Monday, November 10, 2014

Top 5 Android Phones in the Rs.30,000 range

I have done a lot of posts in the past on the best budget Android handsets. With a growing number of first-time smartphone users, budget smartphones (which I define as sub Rs.15000) will always enjoy a huge demand in India. So do mid-range Androids, which I define as being in the Rs.15,000-25,000 range. The Samsung Galaxy Grand is one of the best examples of a mid-range phone which does fantastic business.

But there are a growing number who, without spending on top end flagships, still want to push their budget to get a better phone. Sometimes they are looking at a specific aspect, like a better camera or a better display. Sometimes a specific phone in this price band catches their fancy, like the Nexus 5 or the Sony Xperia Z3 Compact. Flagships start at Rs.40,000 and upwards and not everyone is ready to push their budget so far. But many people rightly believe that you can get a good phone if you spend a little extra.

Here are the top 5 phones that you cannot afford to ignore in this category

1. HTC One E8

Available for Rs. 32,000 online, the HTC One E8, which I blogged extensively about recently, is a great value for money phone. You sacrifice the metal finish and a few bells and whistles (Barometer, IR Blaster, Dual LED Flash, anyone?) while retaining the heart of the flagship HTC One M8. I'm referring to the Qualcomm Snapdragon 801 (MSM8974AC) chipset (2.5 GHz, Krait 400, Adreno 330 GPU), the 5 inch LCD Panel topped with Gorilla Glass, and the Boom Sound delivered through dual front speakers. And you also get a much higher resolution 13 MP primary camera and a 5 MP front shooter. 

2. Motorola X (2nd Generation)

Motorola has been a much-admired brand for people of my generation who remember them for their design panache as well as their solid build quality. The Razr was an iconic phone, and the once-popular clamshell design was pioneered by Motorola. 

The Motoroloa X 2nd Gen is one of the most exciting phones that the company has produced in recent times. With its distinctive looks and choice of finishes (bamboo, leather), the Moto X makes a strong design statement in a staid market. But what attracts geeks like me is the almost vanilla Android experience. Simplicity is  the hallmark of a great UI and both HTC and Motorola are experts in offering this minimalistic, clean interface that makes a phone a joy to use. The Moto X is not lagging in the specs department either, it sports the same processor as the HTC One E8, gives the additional advantage of a larger and brighter 5.2 inch AMOLED screen and offers a dual LED flash. I have been told that the camera is not the best in class, and the battery life is average which is why it's No.2 behind the HTC One E8. 

The Moto X starts at Rs.32,000, and is a Flipkart exclusive in India.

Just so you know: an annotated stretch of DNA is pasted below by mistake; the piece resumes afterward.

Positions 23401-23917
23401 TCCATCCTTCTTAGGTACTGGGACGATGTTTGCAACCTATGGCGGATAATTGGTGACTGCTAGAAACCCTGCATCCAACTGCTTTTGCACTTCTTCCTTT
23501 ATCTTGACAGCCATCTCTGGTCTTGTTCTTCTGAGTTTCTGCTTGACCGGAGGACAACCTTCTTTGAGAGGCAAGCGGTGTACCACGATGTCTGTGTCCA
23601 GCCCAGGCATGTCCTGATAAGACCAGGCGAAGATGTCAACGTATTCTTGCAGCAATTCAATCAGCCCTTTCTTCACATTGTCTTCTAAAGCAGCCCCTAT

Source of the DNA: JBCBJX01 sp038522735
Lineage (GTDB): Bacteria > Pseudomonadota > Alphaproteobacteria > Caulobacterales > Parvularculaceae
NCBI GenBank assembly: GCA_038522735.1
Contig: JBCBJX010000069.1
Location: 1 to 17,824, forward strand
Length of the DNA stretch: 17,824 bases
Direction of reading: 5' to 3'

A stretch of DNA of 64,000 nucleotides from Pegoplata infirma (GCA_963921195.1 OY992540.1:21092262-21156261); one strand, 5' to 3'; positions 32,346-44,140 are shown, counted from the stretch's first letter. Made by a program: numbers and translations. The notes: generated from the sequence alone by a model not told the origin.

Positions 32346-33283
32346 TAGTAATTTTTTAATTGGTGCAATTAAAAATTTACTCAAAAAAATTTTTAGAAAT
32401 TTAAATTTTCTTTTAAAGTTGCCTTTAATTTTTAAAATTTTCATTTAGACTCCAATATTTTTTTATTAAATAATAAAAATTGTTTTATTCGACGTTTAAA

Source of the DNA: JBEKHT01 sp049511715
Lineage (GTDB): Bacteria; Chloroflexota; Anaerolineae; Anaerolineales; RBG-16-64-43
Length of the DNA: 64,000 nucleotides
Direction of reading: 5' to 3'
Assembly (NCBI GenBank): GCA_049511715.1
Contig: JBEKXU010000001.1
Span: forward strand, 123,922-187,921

3. Lenovo Vibe Z2 Pro

Lenovo is one of the few laptop makers who have achieved some measure of success with their foray into phones (Sorry Apple - almost forgot you - but yes, you're up there too). Lenovo recently powered their way to one of the top smartphone brands in China and must be looking for a similar success story in India and other Asian markets.

The Vibe Z2 Pro has a lot of things going for it - a 6 inch QHD IPS LCD, a Sony-made 16 MP Camera with the much prized Optical Image Stabilisation and 4k video recording. However, with the same processor as the two phones listed above, The Vibe Z2 is underpowered considering its giant high resolution display. Therefore, it manages only an an average performance compared to other phablets like the Galaxy Note 4 and the iPhone 6 Plus. That's also the reason why it drops to No. 3 on my list. 

A nice thing is that Lenovo has stayed close to stock Android in terms of keyboard, major apps and overall UI, which keeps the interface simple and clean. And the giant size 4000 mAh battery with tons of power management settings helps to squeeze out more productive hours from the device.

The only things you really lose out on here is the slight performance lag and the lack of expandable memory. At Rs.33,000, this is one phablet that fully deserves to feature on my list. 

4. Google Nexus 5

I don't feel good that the Nexus is at the bottom of this list, but the Nexus 5, like the Nexus 4 has failed to live up to the expectations that I had from it. It was launched a year ago and obviously the hardware is outdated compared to newer smartphones but what keeps the Nexus range ever fresh is the first access to the latest Android updates. And they are always fabulous value for money.The only strike against the Nexus 5 is its average camera and less than average battery life. You will hear mixed reports around, but the consistent factor is that no one says the battery life is stellar. You will be pulling out your charger in the course of the day, more often than not.

If you want to pick up the Nexus 5, you need to act fast, because Google will pull it out of the market soon. You can still get it on most online sites for Rs. 25,000.

5. Sony Xperia Z1

I am completely confused by Sony's smartphone nomenclature - as badly mixed up as I used to be figuring out the Galaxy line up some time ago.But I have managed to figure out that the Sony phones you are looking at in this price range are the Sony Z1 range. They are already more than a year old, and the newer Z2 and Z3 range are already in the market, but they are at price points that put them outside this review.